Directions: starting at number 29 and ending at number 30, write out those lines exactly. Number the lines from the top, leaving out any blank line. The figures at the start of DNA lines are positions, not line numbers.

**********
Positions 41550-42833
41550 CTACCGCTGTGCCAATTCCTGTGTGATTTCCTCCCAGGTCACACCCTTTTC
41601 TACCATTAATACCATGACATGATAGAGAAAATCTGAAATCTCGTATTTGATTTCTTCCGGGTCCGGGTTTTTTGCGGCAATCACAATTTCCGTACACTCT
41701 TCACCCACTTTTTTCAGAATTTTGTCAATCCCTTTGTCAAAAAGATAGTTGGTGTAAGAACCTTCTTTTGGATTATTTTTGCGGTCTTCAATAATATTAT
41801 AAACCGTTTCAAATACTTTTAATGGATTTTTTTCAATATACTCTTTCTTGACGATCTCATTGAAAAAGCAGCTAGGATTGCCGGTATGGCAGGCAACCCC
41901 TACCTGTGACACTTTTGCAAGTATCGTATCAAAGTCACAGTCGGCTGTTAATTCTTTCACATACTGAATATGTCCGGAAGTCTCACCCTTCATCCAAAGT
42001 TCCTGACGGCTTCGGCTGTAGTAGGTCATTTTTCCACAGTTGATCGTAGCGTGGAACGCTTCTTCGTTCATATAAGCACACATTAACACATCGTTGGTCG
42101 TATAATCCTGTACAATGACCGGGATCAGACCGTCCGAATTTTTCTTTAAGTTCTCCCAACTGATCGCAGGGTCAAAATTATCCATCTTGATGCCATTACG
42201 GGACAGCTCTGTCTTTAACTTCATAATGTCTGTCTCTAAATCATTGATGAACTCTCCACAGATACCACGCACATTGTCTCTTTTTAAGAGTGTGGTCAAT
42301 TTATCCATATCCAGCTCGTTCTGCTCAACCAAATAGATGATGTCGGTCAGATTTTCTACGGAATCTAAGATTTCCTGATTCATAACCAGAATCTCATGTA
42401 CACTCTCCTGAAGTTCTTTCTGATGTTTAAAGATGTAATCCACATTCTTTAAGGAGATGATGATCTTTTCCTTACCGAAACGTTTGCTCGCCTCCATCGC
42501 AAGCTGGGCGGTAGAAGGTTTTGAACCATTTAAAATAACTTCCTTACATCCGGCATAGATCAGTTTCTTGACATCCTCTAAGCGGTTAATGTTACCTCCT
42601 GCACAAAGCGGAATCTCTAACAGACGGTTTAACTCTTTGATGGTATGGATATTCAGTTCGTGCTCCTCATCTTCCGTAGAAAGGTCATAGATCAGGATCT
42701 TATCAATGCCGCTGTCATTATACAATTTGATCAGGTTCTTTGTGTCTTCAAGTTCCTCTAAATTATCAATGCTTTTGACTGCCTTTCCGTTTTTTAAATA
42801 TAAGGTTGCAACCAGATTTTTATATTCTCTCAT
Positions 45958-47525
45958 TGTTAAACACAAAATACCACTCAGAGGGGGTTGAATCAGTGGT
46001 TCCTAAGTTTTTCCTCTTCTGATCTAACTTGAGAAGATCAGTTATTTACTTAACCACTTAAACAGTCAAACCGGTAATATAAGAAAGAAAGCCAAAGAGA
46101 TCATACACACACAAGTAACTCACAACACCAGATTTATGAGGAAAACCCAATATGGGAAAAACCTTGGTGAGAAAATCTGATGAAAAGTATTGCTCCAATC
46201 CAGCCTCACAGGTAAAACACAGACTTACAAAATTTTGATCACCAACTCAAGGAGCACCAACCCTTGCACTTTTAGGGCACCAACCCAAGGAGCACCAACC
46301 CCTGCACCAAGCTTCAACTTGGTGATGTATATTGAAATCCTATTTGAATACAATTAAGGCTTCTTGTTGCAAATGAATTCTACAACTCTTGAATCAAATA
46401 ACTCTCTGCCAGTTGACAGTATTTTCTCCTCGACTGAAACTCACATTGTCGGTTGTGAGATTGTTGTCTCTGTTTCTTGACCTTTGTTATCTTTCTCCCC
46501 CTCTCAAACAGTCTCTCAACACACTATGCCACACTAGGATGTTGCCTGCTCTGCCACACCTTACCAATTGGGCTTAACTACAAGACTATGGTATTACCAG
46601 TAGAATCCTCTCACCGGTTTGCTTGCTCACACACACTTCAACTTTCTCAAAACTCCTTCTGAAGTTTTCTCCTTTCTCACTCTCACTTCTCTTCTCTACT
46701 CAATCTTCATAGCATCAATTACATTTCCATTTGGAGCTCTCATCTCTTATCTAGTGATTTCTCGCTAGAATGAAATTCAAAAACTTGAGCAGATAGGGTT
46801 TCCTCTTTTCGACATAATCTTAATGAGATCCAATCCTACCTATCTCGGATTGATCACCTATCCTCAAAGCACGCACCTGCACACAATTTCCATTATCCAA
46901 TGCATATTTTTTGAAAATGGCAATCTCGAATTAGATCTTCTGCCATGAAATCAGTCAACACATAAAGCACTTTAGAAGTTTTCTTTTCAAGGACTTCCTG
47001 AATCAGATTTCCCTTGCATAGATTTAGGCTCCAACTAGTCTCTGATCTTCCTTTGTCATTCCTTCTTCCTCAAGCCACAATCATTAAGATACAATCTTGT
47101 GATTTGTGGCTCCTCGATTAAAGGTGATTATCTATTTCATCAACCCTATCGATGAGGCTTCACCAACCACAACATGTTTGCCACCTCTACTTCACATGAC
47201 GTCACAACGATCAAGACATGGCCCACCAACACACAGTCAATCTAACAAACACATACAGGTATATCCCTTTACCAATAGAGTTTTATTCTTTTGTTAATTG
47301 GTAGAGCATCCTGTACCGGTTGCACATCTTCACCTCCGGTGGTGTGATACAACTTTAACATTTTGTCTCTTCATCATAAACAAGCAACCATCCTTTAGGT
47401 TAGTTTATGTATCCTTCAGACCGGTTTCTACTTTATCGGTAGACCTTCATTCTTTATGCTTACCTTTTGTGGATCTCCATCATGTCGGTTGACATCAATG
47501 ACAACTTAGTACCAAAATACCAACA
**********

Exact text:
47101 GATTTGTGGCTCCTCGATTAAAGGTGATTATCTATTTCATCAACCCTATCGATGAGGCTTCACCAACCACAACATGTTTGCCACCTCTACTTCACATGAC
47201 GTCACAACGATCAAGACATGGCCCACCAACACACAGTCAATCTAACAAACACATACAGGTATATCCCTTTACCAATAGAGTTTTATTCTTTTGTTAATTG